DietBet, a web-based commercial weight loss program that pairs financial incentives with social influence, delivers significant weight losses, finds a team of researchers.
Lead researcher, Tricia Leahey from the Miriam Hospital Weight Control and Diabetes Research Center, sought to examine weight losses associated with the social gaming website and contributing factors to gauge the success of such web-based programs.
On Dietbet.com, players join a game to lose weight while betting money on themselves. Players all have four weeks to lose four percent of their starting weight. At the end of week four, all players who have lost at least four percent of their initial body weight are deemed "winners" and split the pool of money collected at the start of the game.
To verify weight losses, players submit photo-based evidence of their weigh-ins to DietBet's referees at the start and end of each game.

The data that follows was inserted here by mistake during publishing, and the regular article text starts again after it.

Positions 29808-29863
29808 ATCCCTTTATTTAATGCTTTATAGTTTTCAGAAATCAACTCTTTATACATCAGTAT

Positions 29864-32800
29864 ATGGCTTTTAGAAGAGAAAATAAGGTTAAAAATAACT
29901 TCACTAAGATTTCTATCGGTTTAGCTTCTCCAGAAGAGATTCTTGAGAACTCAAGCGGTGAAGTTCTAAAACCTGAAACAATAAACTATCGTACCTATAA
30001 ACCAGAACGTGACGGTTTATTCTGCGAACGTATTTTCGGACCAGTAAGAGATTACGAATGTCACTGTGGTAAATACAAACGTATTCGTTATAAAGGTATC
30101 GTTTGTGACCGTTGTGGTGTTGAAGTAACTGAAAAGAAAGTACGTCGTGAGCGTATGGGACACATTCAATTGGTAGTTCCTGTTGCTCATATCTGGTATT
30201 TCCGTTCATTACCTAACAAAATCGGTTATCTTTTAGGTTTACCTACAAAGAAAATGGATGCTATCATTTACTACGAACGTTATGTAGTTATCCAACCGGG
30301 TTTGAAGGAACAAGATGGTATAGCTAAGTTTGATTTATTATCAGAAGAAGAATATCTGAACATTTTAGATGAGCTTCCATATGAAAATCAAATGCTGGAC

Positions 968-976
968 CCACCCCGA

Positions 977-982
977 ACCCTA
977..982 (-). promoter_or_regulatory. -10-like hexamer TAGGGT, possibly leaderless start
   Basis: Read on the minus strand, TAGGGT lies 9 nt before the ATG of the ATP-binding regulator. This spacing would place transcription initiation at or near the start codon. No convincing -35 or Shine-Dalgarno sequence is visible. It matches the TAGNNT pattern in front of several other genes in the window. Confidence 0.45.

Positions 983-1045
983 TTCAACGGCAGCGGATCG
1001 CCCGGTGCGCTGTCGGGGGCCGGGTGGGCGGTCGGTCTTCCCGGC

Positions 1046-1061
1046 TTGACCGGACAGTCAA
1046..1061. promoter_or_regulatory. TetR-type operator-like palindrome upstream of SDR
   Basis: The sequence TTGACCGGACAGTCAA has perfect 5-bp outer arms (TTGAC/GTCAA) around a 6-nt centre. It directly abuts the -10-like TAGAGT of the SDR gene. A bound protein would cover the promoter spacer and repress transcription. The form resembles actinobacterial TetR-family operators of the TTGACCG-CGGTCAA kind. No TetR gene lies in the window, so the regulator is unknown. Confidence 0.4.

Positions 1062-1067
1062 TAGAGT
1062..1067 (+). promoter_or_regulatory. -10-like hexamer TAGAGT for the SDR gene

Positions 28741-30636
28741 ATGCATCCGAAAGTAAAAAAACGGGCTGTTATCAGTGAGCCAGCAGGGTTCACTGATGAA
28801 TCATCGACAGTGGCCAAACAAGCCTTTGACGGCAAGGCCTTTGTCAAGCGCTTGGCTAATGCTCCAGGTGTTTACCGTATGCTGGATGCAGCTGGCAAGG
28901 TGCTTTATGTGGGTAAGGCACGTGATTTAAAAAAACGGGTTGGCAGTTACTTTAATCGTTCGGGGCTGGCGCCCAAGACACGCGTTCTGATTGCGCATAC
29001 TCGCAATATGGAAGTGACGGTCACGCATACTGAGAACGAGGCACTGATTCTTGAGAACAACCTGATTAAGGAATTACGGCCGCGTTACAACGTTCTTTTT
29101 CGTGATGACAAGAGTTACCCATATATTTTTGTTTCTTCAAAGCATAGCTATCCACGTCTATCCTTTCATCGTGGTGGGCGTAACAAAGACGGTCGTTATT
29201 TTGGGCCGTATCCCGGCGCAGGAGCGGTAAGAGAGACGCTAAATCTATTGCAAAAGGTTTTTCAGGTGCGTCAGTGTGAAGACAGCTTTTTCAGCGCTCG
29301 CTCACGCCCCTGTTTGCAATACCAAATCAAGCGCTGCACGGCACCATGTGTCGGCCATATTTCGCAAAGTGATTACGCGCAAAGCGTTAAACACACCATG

"Online social weight loss programs are accessible to large numbers of overweight and obese individuals who want to lose weight," Leahey said, "but there has been little research to date on whether such programs are effective, or just how much weight loss they generate."
Leahey studied nearly 40,000 DietBet players over the course of seven months. She found that winners lost an average of 4.9 percent of their initial body weight.
Factors associated with winning the game included betting more money, sharing on Facebook, completing more weigh ins, and engaging in more social interactions with the other players. Interestingly, weight losses tended to cluster within games, suggesting that players tended to influence and motivate each other.
The study found that by using financial incentives and creating social networks around weight loss, websites like DietBet.com may provide a convenient, cost-effective solution to people who need to lose weight.
The study was published in the journal JMIR Serious Games.